Though they’ve only taken center stage in the transportation debate a few short years ago, everyone is beginning to realize autonomous vehicles are A Thing. Lately we’ve seen outlets from Car and Driver to Automotive News roll out packages that assess the future of driving. Now The New York Times Magazine is spending this week publishing stories about cars and how we’ll get around. You should read it.
This is ominously called “The Tech Issue: Life After Driving”, and we’re eager to see what they get right. Like a lot of mainstream outlets, the Times doesn’t always nail it when it comes to cars, but much of their coverage is objectively better than, say, the stuff you see on cable news.
And the Sunday magazine is one of the best parts of the NYT’s operation, a thoughtful and memorable assessment of what’s going on. This is probably worth a read if you care about where we’re moving.
The package was unveiled yesterday, starting off with a deep dive on Tesla. Writer Jon Gertner got access inside of Tesla’s Gigafactory in Fremont, California, in addition to access to Tesla workers and executives. Going to the Gigafactory is about as crazy as you would expect.
Perhaps the only thing as impressive as its size is its cloak of secrecy, which seems of a piece with Tesla’s increasing tendency toward stealth, opacity and even paranoia. When I visited in September, a guard at the gate gave militaristic instructions on where to go. Turning to my Lyft driver, he said severely: “When you complete the drop-off, you are not to get out of the car. Under any circumstances. Turn around and leave. Immediately.”
Among the things discovered there: Tesla coffee.
“We think of this building as a product, because it is a product,” my guide told me as we walked alongside a production line. Every machine had been scrutinized, every inch mapped out, every efficiency contemplated. Tesla had taken the highly unusual step of setting up a separate entity to take full control of the building’s design, engineering and construction, reflecting Tesla’s D.I.Y. ethos to achieve levels of vertical ownership and quality control that its executives believe are unreachable otherwise.
The company had even concocted its own Tesla blend of coffee to serve near its cafeterias. “If we cannot get exactly what we want from the world,” one executive told me, “then we have to go do it ourselves.”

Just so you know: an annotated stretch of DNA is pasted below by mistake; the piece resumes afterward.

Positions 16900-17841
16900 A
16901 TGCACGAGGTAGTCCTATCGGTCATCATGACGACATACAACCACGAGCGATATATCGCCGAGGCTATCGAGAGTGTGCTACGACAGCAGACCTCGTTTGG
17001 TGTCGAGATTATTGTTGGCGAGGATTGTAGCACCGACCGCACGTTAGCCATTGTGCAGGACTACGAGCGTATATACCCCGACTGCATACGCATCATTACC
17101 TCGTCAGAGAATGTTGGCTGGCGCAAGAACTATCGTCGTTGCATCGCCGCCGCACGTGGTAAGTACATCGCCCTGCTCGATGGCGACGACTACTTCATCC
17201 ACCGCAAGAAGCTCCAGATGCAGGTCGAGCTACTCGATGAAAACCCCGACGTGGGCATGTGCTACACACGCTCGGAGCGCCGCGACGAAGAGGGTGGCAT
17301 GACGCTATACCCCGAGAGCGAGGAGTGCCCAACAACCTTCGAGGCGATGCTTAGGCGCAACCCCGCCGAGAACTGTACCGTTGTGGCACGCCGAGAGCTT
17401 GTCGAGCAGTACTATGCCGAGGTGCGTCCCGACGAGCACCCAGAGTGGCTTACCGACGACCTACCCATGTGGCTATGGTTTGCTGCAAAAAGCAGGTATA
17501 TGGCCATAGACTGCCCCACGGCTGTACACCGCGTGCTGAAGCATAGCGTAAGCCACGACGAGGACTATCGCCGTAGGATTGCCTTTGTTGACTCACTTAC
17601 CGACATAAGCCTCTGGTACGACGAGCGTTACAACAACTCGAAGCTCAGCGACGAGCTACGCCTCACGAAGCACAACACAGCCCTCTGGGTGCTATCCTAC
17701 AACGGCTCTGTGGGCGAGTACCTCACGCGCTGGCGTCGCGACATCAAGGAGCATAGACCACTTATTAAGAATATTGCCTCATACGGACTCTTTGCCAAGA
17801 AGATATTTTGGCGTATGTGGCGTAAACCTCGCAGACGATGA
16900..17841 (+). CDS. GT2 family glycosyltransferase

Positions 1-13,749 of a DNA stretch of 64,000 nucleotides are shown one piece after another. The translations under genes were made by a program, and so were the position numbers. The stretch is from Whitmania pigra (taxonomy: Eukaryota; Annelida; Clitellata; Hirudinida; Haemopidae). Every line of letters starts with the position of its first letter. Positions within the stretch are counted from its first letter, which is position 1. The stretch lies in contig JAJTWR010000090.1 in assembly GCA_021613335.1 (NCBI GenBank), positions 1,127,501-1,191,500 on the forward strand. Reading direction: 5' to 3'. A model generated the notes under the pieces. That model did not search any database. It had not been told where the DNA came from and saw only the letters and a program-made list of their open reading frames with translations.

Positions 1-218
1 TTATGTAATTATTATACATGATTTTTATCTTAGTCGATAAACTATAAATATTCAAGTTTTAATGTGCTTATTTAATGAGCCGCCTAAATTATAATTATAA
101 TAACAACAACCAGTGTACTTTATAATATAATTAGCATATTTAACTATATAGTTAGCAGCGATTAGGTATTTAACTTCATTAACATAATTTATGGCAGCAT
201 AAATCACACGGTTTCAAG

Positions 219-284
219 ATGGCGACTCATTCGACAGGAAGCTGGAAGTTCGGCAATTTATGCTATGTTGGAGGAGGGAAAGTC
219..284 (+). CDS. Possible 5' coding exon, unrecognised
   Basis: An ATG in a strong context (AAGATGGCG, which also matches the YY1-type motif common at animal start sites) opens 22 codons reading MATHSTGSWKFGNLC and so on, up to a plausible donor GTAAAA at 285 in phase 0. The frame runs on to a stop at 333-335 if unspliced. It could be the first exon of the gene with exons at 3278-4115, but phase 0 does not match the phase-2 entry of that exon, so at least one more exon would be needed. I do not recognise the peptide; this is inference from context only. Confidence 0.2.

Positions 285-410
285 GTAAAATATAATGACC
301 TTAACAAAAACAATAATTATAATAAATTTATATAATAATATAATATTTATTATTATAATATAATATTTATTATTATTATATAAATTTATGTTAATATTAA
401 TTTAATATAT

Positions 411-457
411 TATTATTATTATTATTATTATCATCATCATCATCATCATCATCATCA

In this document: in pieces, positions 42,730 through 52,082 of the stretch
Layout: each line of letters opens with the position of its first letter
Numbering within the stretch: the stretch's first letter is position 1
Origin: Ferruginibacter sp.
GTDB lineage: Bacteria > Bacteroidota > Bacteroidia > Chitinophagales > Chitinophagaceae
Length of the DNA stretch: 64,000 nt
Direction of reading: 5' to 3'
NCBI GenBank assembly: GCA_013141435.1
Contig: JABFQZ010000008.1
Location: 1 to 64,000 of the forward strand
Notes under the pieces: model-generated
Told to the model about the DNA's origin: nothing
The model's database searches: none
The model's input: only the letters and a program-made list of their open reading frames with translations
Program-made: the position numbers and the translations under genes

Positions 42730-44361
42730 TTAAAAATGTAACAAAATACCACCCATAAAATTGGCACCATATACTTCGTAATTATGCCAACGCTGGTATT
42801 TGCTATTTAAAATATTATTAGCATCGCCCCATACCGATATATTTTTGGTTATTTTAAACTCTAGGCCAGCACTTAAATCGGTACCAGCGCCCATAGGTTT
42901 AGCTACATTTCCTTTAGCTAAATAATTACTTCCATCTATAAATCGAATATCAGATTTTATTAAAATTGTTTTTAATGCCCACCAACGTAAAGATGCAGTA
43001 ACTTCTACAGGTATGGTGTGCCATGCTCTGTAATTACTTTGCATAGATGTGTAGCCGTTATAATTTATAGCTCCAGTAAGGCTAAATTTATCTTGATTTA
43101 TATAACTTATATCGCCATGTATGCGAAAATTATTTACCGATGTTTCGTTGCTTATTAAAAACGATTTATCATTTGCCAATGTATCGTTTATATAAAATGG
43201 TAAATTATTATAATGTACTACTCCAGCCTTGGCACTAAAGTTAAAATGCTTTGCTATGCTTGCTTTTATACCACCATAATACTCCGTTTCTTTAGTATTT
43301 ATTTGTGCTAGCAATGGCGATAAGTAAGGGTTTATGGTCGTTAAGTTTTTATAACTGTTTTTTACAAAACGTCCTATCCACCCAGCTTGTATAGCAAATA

All of which was fairly inspirational until Gertner ran into a common reporting problem with Tesla: Their utter secrecy, secrecy to an extent that you wonder what could possibly worth being so secret about. And, remember, Gertner was invited in.
The company’s evasiveness and secrecy extended to self-driving cars, a subject it was unwilling to discuss in any detail. One Tesla engineer I spoke with, who works on autopilot systems, maintained that the company’s camera and sensory hardware will prove good enough to get his team where it wants to go, which as a near-term goal means cars with a self-driving capability that is twice as good as a human driver (rather than 10 times as good, per the second master plan). By November, Musk was telling investors that the actual goal was to get the system simply on a par with a human driver and that that might require a more powerful computer in the cars, which Tesla would swap in free if necessary.
My theory is simple. In our capacity as humans, we have three speeds at which we operate: crawl, walk and run. In other words: extremely slow, slow and slightly less slow. When we engage with equipment that increases our velocity, we become excited. This excitement applies in all cases, whether we’re talking about an escalator, a moving walkway, a bicycle, a roller coaster, a golf cart or a Chrysler LeBaron.
It is fundamentally thrilling to travel at an unexpected speed. When the enabling mode of transportation is one that permits our excitement to be processed as erotic energy — even if that processing is specifically legislated against — some of us will do that. The distance between “excited” and “stimulated” is, after all, incredibly short. If there were a way to have sex on a bicycle, people would be bike-sexing all the time. It would have its own verb.
Tomorrow, the mag will examine whether Ford can turn itself into a tech company, and on Friday, we’re promised a story on “how to make cars cooperate.”
Car enthusiasts and people who love to drive should be actively engaged in the conversation about the future of transportation—more so than most, we’d argue—so check it out and consider what’s coming.